Dr. Najafi and his team work with patients to help them regain the confidence that they’re moving appropriately to avoid a fall. They use a number of different exercises to retrain a patient’s brain to correctly perceive the relationship of the foot and ankle to the space around them.
“By regaining that confidence, a patient can resume regular activities and further reduce the risk of falling,” he says.
Managing Multiple Chronic Conditions=Reduced Risk of Falling
“The key is properly managing multiple conditions well enough to maintain an independent lifestyle — without the fear of falling,” says Adams
He points out that, thanks to medical alert devices, older adults can now feel comfortable enough even to leave their home to continue daily activities.
“We now have a device that can track a person in 6 ways, giving us an accurate location. That gives them the security they need to walk out their front door,”
If You Suffer from 2 or More Chronic Conditions
Seniors do not need to play the victim and can take steps to proactively manage their health and risk for falls. Begin with these three tips:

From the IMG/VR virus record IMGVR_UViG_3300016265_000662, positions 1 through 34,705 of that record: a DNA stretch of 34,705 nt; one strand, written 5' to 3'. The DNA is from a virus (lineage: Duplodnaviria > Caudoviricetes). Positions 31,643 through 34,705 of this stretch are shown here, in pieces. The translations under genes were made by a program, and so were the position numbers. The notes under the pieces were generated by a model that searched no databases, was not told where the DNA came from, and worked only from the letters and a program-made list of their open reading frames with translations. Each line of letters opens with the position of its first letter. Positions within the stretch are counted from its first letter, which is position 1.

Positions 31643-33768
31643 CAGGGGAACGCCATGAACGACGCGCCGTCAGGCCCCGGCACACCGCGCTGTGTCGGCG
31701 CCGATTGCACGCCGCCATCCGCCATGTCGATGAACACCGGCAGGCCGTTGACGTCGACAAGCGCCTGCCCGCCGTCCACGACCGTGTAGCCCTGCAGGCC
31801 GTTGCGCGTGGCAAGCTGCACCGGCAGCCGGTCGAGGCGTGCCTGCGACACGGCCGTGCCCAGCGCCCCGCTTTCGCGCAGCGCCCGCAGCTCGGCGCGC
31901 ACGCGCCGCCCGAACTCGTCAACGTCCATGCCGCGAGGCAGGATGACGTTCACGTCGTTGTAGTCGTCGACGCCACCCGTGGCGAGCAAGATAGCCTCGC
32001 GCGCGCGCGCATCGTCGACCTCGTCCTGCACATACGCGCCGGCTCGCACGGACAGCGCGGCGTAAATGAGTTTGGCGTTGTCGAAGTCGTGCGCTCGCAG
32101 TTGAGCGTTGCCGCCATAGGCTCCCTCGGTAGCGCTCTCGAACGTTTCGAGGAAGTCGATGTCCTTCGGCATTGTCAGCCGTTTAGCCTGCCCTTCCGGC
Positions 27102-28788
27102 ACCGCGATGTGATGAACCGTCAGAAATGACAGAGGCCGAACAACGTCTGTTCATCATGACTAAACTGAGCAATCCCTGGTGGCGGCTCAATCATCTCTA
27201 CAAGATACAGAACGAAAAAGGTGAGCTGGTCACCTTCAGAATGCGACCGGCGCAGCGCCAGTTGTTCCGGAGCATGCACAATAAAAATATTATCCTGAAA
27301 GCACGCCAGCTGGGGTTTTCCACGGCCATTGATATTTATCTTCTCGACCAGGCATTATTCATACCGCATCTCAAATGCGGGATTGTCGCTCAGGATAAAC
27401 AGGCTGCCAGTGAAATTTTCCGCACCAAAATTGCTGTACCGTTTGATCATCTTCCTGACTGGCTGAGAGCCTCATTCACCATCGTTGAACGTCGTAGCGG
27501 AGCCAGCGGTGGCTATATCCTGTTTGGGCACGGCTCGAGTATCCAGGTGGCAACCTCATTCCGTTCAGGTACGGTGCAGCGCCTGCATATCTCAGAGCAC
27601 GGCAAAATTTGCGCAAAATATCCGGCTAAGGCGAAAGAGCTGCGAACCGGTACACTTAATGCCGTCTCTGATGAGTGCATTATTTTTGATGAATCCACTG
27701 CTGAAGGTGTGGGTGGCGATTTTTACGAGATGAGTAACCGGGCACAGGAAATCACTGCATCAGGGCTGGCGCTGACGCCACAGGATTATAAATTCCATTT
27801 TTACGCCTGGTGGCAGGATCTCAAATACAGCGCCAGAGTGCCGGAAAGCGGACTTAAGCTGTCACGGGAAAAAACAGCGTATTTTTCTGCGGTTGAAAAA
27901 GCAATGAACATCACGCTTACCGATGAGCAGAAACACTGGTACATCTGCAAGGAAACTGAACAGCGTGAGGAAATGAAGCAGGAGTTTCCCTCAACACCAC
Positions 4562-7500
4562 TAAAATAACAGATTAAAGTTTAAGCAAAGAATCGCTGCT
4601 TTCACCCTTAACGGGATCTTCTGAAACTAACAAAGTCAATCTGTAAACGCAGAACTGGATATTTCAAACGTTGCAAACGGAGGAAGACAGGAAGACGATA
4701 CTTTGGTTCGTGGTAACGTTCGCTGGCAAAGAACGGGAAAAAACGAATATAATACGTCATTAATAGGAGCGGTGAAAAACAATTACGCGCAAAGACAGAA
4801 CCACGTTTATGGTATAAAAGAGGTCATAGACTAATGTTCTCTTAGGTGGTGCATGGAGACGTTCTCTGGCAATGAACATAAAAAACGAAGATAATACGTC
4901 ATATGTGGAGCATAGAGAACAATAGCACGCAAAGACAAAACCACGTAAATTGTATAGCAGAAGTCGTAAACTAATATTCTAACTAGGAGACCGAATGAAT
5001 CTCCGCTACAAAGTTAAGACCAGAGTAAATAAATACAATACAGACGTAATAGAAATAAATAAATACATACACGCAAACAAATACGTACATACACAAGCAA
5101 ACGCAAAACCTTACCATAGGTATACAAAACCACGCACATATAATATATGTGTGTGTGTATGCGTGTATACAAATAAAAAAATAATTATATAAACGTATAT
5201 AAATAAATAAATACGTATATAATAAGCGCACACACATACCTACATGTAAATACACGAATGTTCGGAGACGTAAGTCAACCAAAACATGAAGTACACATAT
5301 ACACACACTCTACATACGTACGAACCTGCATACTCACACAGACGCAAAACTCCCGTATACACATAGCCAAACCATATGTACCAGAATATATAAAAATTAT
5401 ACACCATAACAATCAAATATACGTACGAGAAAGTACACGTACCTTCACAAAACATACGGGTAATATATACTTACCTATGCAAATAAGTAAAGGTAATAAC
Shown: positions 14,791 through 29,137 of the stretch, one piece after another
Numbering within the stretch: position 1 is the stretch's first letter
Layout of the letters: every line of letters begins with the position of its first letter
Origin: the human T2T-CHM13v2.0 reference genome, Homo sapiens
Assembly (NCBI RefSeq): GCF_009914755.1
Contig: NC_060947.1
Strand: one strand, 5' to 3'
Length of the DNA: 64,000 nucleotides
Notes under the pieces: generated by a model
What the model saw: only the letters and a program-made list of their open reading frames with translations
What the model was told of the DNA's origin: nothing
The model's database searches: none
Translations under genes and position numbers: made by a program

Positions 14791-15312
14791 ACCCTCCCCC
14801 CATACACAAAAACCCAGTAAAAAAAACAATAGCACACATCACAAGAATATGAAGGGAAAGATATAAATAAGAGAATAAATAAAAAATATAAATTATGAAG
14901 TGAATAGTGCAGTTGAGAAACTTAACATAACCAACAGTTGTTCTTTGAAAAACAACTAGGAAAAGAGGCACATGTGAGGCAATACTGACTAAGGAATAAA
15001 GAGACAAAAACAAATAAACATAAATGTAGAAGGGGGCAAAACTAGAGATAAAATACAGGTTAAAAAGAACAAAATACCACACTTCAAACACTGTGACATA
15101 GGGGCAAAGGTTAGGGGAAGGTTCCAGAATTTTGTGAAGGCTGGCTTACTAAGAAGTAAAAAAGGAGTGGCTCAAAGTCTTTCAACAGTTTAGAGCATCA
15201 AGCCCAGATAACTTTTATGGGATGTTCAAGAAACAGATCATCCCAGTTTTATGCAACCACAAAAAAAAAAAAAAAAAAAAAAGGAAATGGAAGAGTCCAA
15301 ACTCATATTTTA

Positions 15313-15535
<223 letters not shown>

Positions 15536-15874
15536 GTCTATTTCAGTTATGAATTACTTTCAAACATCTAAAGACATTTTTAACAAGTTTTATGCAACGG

- Work with one primary care physician who views you holistically, “owning” your conditions and managing multiple meds. And be sure your doctor knows about all the meds you’re taking.
- Make any necessary changes to the home — including simple modifications like ramps and bathtub rails — to help prevent falls.
- Join a community that can offer access to experts and other people who suffer from your condition. For example, an organization like the American Lung Association can provide invaluable help to people with asthma or COPD.